Guzzling Coffee

Perk up! People who drink four cups of coffee each day are about 10 percent less likely to get depressed, according to a 2013 study from the National Institute of Health. One possible explanation: Coffee beans are ridiculously rich in antioxidants, among them chlorogenic acid (CGA). When consumed in moderate doses, the polyphenol has a major anti-inflammatory effect and is linked with reduced blood pressure, improved insulin response, reduced risk of Alzheimer’s, and even weight loss.

Getting a Massage

It does more than feel good. It does good, too. Regular Swedish massages (the ones that go deep) reduce the adrenal gland’s secretion of stress hormones, according to one recent study from researchers at Emory University School of Medicine. As those hormones are known to suppress the immune system, spur inflammation, and degrade muscle cells, getting rubdowns on the regular may combat a whole host of chronic diseases. A previous study from the same researchers found that even a single massage session is enough to bolster the immune system.

Read More http://www.details.com/blogs/daily-details/2013/10/10-vices-that-do-a-body-good.html#ixzz2jDhjGbeo

10 Secrets to a Low Calorie Lifestyle

17 Oct

I can hear the complaints already. Ok…yes, this is a manly blog. Yes, we like to report on everything masculine, manly and all-together XX (vs XY – mind out of the gutter). But something that is becoming all-together socially acceptable for men is the topic of being more healthy in terms of diet. We here at IaMW have decided to embrace this trend and run with it. So here are 10 secrets to a low-calorie lifestyle, as told in the latest issue of GQ:

1. Reduce!
When you’re young—in your twenties, say—it’s easy to think that no matter how many pounds you put on, you’ll always be able to starve and exercise yourself back into fighting shape. Here’s some bad news: Weight gain is self-reinforcing. As your weight climbs, your body’s metabolism adjusts to maintain your new girth.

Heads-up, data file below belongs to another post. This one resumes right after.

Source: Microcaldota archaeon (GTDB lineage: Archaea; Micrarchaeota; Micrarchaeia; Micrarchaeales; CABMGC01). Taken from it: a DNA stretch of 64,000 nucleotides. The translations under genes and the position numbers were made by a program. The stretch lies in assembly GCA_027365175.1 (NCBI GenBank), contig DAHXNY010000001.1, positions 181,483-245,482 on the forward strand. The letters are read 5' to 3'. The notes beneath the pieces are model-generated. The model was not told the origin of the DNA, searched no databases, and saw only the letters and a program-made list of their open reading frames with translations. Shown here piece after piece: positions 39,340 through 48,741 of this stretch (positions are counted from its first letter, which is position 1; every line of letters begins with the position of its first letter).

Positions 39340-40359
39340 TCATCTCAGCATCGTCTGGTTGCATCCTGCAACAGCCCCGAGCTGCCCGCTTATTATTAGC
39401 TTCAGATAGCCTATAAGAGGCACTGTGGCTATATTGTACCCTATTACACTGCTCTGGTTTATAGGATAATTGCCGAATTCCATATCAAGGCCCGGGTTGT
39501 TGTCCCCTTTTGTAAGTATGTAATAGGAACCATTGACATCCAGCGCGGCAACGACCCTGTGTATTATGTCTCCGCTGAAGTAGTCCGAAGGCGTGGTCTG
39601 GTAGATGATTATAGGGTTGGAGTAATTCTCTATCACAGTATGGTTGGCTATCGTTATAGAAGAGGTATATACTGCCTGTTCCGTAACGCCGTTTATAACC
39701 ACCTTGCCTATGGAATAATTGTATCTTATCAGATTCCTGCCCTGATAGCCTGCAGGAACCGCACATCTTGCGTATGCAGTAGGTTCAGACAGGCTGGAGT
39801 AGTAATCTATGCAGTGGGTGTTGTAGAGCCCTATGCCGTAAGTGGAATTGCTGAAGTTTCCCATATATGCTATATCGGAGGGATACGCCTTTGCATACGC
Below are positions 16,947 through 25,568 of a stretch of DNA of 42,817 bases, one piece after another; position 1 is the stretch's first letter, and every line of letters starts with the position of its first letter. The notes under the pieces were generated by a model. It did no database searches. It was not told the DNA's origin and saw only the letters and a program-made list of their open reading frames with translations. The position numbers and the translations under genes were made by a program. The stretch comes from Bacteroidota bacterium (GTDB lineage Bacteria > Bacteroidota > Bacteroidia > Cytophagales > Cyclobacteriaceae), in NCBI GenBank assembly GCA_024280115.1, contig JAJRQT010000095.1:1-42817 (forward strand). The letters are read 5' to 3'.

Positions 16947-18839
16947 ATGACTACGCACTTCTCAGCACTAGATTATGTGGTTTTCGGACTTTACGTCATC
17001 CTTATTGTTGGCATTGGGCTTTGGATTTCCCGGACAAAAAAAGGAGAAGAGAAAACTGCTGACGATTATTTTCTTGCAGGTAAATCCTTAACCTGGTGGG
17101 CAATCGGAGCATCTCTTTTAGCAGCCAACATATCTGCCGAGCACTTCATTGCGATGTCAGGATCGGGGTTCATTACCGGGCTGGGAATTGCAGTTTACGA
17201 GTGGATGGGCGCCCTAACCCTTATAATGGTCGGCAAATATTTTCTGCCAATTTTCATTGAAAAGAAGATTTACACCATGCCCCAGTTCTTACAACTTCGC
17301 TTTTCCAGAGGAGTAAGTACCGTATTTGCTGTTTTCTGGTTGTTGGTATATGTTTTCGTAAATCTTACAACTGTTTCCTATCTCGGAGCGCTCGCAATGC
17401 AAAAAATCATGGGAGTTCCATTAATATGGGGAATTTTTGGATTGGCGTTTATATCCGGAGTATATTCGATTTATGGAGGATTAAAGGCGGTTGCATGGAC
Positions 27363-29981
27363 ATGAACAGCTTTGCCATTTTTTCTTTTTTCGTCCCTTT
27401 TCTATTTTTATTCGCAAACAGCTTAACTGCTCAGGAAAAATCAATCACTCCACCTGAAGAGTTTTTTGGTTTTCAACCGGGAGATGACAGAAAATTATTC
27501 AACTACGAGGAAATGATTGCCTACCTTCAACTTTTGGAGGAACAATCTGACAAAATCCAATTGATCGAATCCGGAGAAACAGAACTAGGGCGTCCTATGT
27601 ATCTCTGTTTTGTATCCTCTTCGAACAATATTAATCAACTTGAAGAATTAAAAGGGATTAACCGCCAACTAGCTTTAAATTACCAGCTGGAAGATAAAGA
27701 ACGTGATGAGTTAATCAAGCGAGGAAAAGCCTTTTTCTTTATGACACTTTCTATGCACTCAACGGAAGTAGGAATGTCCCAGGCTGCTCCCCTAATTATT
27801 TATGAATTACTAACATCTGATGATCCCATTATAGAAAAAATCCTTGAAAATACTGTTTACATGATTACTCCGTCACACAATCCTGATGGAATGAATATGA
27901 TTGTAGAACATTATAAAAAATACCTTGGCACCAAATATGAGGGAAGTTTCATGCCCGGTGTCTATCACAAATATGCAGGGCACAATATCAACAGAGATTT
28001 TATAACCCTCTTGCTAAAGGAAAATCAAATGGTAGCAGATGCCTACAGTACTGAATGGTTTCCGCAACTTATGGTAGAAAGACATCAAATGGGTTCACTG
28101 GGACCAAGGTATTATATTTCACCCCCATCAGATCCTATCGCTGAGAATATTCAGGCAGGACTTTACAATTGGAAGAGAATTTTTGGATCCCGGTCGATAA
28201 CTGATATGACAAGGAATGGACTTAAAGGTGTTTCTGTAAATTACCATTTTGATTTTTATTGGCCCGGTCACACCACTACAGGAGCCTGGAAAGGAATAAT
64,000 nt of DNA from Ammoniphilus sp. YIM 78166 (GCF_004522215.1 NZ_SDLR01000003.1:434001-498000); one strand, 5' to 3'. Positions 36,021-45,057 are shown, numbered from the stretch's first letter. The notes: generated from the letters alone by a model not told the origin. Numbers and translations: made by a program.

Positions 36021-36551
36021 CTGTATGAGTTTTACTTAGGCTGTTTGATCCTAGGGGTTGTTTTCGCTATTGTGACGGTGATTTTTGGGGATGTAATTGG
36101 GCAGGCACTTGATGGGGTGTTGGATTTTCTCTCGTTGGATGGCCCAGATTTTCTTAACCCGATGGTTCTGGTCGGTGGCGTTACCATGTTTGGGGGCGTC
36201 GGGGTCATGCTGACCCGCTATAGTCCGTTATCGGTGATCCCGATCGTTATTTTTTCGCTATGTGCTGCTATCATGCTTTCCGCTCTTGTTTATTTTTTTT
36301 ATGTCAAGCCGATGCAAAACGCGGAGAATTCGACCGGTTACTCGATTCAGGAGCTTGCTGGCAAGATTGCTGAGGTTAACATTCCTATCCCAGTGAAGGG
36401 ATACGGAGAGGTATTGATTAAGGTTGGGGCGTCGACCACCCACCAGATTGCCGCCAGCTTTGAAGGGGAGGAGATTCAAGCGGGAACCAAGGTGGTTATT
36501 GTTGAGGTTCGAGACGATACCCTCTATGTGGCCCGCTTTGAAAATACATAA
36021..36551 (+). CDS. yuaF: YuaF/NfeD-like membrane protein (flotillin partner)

The solution? Don’t let yourself slip in the first place. Maintaining a low weight over the course of your entire life is about more than looking good; it’ll preserve your overall health. By being vigilant about how much you eat—no matter how old you are—you’ll save yourself from a lifetime of fending off weight gain and the health problems that accompany it.

2. “Low Fat”? No Thanks
If you grew up in the ’80s, the notion that fat is evil is probably lodged deep inside your brain. But remember: It’s calories you’re concerned about, and you needn’t obsess over where they’re coming from. Certain low-fat foods replace fat with sugar and can actually end up containing more calories: Low-fat yogurt, for example, can contribute more to your daily caloric intake than the richer, creamier (and tastier) full-fat stuff.

3. Learn Your Portions
Even though you’re eating the right mix of things, you’re almost certainly eating way too much of everything. According to Walter Willett, chair of the department of nutrition at the Harvard School of Public Health, for an adult male, a healthy portion of meat is “about the size of the palm of your hand and as thick as a deck of cards.” The more fat or sugar an item has—i.e., the more it resembles dessert—the smaller the serving size. You probably have a good feel for it already; test yourself on these items:

1. An average serving of peanut butter should be the size of:
(a) a Ping-Pong ball, (b) a pea, (c) a tennis ball.

2. A serving of cheese should be the size of:
(a) a wheel of Brie, (b) your fist, (c) a stack of Post-it notes.

3. A serving of pasta, rice, or potatoes should be the size of:
(a) your netbook, (b) your cupped hand, (c) a travel tube of toothpaste.

(Answers: 1.a; 2.c; 3.b.)

4. Starting Now: Less Meat
Want to know where most of your calories are coming from? Follow the lead of two anonymous GQ editors—one a fish-eating vegetarian, one a barbecue fan—and record what you eat for a few days.

29% Non-meat protein
18% Grains
10% Alcohol
16% Snacks
14% Dairy
5% Fruits/veggies
8% Seafood
Total calories: 10,472

26% Meat
31% Grains
16% Alcohol
12% Snacks
7% Dairy
8% Fruits/veggies
Total calories: 13,126

5. You Can (Almost) Never Go Wrong With Fruits and Vegetables
As a general rule, you can eat them until you’re full. One of the great triumphs of modern supermarket shopping is the sheer variety of produce on offer—half a dozen kinds of apples, a few kinds of pears, kiwis, mangoes, papayas—and you’ll improve your chances of keeping a healthy amount of fruit in your diet by cycling through different varieties. For veggies, avoid steaming and boiling; they may be the lowest- cal options, but you’ll be bored to death within days—and return to your old, higher-calorie way of eating. Instead, sauté, roast, or grill them.